Book Reviews
Comments 4

1984 – George Orwell

1984 by George Orwell


There was a time when I claimed George Orwell to be my favorite author. I like his pessimism, which is not very surprising since I am, I think, a natural pessimist. And of course, I like this novel.

I read this book mainly because I was born on the same year. What happened in 1984? What was supposed to happen in 1984? Although the cover of my copy is a bit dark and foreboding, I totally had no idea that this book is going to shake me for some time.

So it is that intense. Although I like this book, I can’t say that I understood it as deeply as a serious literature professor would do. But I think I understood it enough for me to like it.

The Rhapsody

Alright, so I was yakking about how I liked this book and all, but I vaguely remember the details. I think the protagonist is Winston, but the most important character, if it is to be considered a character, is Big Brother. I say it because it seems that Big Brother is genderless. Big Brother is the government. We assign the female sex to nations, but what of the governments? Apparently, the male sex might be it. The name Big Brother says it all, not to mention the overpowering and extensive reach that the government has over the citizens.

So Big Brother is omnipresent. He sees everyone’s movements thanks to the security cameras installed everywhere. Well, they are not really security cameras. Were they called intercoms? Again, I am not sure with that detail, but you get the drift. This is the futuristic era where all your movements, however slight they may be, are under scrutiny.

War is Peace. Freedom is Slavery. Ignorance is Strength. These are the three motifs that are all over the book. These contradictions are expounded further. I no longer remember them, and I will make it a point to reread that part. What I remember is that by waging war, peace is somehow attained due to the paranoia that is sustained with the impending war when in fact, there is no war at all. I might be wrong, but I think what I am saying has a little truth in it.

So Winston struggles to fight against this controlling and manipulative Big Brother, who is turning the citizens into mere machines incapable of thinking aloud and even expressing without the fear of being accused a traitor. In the end though, Winston loses the battle. I think he even declares his love and loyalty for Big Brother. Thus, a bleak future for them and for the future generations to come.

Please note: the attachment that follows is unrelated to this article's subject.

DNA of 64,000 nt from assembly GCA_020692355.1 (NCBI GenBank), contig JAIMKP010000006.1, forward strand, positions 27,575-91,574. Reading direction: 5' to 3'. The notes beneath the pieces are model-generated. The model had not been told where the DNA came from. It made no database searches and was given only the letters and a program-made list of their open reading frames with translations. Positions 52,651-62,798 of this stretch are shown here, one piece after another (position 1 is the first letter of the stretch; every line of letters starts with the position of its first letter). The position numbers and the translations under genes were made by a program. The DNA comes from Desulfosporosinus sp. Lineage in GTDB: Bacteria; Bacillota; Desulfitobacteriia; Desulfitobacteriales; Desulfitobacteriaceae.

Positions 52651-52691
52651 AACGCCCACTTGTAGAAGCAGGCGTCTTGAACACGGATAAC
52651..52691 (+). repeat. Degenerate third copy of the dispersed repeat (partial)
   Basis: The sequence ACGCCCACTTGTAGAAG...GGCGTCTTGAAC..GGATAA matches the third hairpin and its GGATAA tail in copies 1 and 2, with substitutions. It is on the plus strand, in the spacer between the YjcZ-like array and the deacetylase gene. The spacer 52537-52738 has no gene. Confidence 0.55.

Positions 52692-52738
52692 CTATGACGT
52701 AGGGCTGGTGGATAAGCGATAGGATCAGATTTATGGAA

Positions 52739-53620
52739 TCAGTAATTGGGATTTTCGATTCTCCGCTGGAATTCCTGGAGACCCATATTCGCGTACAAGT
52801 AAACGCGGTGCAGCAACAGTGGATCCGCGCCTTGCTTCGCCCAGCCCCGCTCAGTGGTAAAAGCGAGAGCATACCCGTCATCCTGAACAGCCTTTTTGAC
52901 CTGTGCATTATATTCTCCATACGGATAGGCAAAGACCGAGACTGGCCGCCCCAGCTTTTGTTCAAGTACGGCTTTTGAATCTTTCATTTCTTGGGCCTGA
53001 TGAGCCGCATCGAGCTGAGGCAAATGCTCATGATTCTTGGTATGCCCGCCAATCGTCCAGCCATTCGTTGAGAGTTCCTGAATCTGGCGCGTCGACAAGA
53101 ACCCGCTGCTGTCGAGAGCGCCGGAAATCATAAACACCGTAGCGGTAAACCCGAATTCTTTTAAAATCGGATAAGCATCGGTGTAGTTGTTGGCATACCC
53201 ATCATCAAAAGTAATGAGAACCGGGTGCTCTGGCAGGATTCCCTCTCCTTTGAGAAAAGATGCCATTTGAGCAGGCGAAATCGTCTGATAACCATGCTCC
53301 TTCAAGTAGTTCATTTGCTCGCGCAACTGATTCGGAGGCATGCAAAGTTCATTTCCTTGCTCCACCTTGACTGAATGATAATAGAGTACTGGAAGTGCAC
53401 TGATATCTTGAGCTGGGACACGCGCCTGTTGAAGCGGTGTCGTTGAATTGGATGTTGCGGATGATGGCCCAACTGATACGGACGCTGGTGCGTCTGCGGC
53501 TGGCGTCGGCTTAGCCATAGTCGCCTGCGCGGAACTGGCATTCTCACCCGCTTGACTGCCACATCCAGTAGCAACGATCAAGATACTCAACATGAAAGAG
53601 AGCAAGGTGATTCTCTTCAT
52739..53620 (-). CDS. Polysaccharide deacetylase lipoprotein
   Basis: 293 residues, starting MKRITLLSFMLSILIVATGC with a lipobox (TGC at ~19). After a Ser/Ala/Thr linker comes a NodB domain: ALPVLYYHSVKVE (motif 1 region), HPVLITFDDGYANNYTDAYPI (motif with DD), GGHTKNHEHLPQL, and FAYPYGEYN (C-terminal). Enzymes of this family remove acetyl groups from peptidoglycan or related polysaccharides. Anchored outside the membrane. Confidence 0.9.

I think the book was written as a warning. The author must have come up with this vision thanks to the way the political systems were going during his time. I think he succeeded for we are still enjoying whatever rights we have. We can still purse our lips in dismay, raise our eyebrows in mockery, and say our thoughts without any person from the government arresting us and manipulating our thoughts to love the authority in return.

But is this future of ubiquitous controlling possible? As long as there as people in each generation who have to capacity to speculate on such matters and the tenacity to warn others, it can be warded off and even put it further to 2084, 2184, 2284. But in the unlikely event that a generation just succumbs to whatever is being told of them without the slightest trace of hesitation, Big Brother will take surely over. And George Orwell will rise from the grave with a shaking head saying, I told you so.

4 star - really liked itFinal Notes

This work is a classic example of negative utopia. When this book is brought up for the sake of discussing negative utopia, another book surfaces, which is Aldous Huxley’s Brave New World. I have already marked that book for my next read. I should have read it way, way back, but I was only able to get a copy recently. I have read 1984 maybe four years ago. I was meaning to compare the two, but it might not be really possible since I only have a few remnants of what I know of 1984. Unless I reread it.

I am in no condition to reread it though. There are just some books that however good they are, they are just hard to reread. This is not because of the tough prose, but the dreadful feelings and images evoked are just unbearable. An example would be Cormac McCarthy’s The Road.

But if I can’t reread as a whole, I’ll revisit the chunks. I would like to be one of those people who would ward off Big Brother. The simple act of reading is enough.



  1. theveryhungrybookworm says

    1984 is one of my very favorite books. I completely agree with you that it is hard to re-read. I read it in high school and then had to read it again for a college course. It was difficult, but I did understand certain parts of it (political stuff) much better the second time around!


    • I hope I can have the guts to reread it. I can still remember that part where Winston’s head was caged and there was a rat inside it. At that point, my knees got so weak.


  2. Tintin says

    Liked your thoughts on 1984. Orwell has a permanent spot on my best-of list because of this book. I remember thinking while reading this that a lot of the events in this book mirror present day North Korea. And later when I researched into this even a North Korean defector said that 1984 closely mirrors his country.

    This was the first work of fiction that totally blew my mind, hehe.


    • Tin! I got a little excited. Yes, thanks for dropping by. Too bad we weren’t able to discuss it yesterday, but 1984 is really strong stuff. The festive mood might die if we insist. :)


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